Study Utilizes Innovative Method for Detecting Alcohol Use in HIV Patients in sub-Saharan Africa
As international guidelines for when to start people on HIV treatment have shifted, new UMD-led research investigates whether alcohol use could impede the effects of antiretroviral therapy (ART) for patients in sub-Saharan Africa in the early stages of the disease.
Previously, ART was given only to HIV patients with lower immune functioning, but recent universal access initiatives may put an additional 23 million people with HIV into treatment while they are still relatively healthy.
“Unhealthy alcohol use is a known risk factor for contracting HIV, but also a barrier for successful treatment outcomes,” explained Jessica Magidson, an assistant professor of psychology at UMD, who led the research. “We surmised that for people starting HIV treatment in earlier phases—when they are largely asymptomatic and feel healthier—alcohol use might be more of an issue.”
To test this theory, Magidson and a team of researchers from the University of California San Francisco, Harvard Medical School, as well as universities in South Africa and Uganda, used a biomarker to evaluate alcohol use among 401 patients in South Africa and Uganda beginning HIV treatment at different disease stages. The specific biomarker utilized in the study is called phosphatidylethanol, or PEth, and can be extracted from dried blood samples. Formed only in the presence of alcohol use, PEth is detectable within two to three weeks of alcohol consumption.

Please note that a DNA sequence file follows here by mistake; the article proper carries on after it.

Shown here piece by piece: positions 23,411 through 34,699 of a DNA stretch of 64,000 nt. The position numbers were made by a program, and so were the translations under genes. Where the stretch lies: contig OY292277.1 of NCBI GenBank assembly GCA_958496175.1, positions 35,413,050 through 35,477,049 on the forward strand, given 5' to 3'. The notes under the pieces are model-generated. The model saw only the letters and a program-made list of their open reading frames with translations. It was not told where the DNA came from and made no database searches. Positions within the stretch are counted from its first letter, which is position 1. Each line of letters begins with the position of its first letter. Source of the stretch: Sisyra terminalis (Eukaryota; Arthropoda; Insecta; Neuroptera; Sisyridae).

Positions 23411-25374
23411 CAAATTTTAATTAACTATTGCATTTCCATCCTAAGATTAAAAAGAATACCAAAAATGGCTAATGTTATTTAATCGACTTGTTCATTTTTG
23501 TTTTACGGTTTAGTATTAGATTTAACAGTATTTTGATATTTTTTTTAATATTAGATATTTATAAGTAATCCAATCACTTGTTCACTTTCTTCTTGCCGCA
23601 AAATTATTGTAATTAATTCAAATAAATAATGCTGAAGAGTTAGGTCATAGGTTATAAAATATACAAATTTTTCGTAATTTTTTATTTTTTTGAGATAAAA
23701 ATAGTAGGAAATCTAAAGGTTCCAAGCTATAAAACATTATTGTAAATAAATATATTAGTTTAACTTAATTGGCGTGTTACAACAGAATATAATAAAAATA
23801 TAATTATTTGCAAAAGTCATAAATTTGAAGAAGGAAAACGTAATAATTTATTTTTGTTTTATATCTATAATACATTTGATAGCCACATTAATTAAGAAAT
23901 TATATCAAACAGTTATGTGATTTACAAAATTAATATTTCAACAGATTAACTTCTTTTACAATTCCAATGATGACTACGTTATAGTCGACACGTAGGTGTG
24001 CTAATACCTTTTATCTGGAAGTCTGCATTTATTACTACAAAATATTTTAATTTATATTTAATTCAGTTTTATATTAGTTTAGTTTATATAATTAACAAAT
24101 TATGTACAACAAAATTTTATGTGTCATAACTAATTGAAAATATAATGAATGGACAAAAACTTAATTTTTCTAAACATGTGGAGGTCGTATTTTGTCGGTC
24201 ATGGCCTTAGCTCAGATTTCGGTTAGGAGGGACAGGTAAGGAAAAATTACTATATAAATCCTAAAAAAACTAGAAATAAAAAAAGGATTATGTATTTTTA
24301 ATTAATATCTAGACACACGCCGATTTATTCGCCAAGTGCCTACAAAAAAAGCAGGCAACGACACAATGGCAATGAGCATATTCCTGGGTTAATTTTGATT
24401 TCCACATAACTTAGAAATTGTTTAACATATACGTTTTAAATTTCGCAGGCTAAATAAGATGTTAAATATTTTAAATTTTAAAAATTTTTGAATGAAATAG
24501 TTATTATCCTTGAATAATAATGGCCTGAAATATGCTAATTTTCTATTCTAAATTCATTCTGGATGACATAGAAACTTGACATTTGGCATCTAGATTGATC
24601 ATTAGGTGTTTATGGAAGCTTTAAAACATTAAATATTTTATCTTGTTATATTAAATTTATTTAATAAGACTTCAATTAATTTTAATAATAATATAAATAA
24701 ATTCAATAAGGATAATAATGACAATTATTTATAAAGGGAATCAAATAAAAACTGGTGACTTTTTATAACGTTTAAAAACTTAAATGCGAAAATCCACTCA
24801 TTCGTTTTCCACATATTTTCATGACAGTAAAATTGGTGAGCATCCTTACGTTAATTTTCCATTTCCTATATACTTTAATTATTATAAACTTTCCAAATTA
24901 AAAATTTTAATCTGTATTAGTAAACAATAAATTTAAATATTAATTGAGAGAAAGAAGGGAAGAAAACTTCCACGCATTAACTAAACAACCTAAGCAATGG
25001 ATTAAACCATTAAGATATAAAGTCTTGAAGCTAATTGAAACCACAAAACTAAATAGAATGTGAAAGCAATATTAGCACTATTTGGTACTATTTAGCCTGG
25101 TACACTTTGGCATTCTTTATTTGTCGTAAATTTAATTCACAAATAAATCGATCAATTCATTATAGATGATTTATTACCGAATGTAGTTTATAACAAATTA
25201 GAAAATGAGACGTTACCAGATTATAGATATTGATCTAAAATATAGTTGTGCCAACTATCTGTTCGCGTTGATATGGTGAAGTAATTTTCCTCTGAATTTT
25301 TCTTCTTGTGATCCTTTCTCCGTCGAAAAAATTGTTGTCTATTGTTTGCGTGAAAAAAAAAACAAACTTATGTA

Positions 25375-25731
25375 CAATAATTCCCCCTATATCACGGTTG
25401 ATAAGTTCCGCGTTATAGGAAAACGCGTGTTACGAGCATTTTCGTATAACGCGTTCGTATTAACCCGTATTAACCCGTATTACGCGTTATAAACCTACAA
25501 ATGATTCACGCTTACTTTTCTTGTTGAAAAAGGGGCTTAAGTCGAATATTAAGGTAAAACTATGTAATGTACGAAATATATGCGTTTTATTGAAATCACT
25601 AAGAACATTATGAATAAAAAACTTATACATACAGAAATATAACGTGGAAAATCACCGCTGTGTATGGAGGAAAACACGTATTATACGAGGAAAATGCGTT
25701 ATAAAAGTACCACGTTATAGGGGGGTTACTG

Results of the study, published in , found high rates of unhealthy alcohol use in nearly a third of the participants regardless of disease stage. Researchers say their findings point to the need for alcohol use intervention to be integrated into HIV care, especially as access to treatments expands globally.
“More than 7 million people are living with HIV in South Africa alone and alcohol is a substantial burden in this population,” Magidson said. “Our study is one of the first efforts to use this biomarker of alcohol use among people with the virus in South Africa and obstacles such as cost and access to specialized laboratories currently prevent the widespread use of this method. However, we must do more to accurately assess and address alcohol use and its impact on this disease.”
The research team is now leading an ongoing clinical trial based in Cape Town, South Africa to evaluate effective models for integrating alcohol use interventions into HIV care.
The present study was funded by the Gates Foundation and the National Institute of Drug Abuse.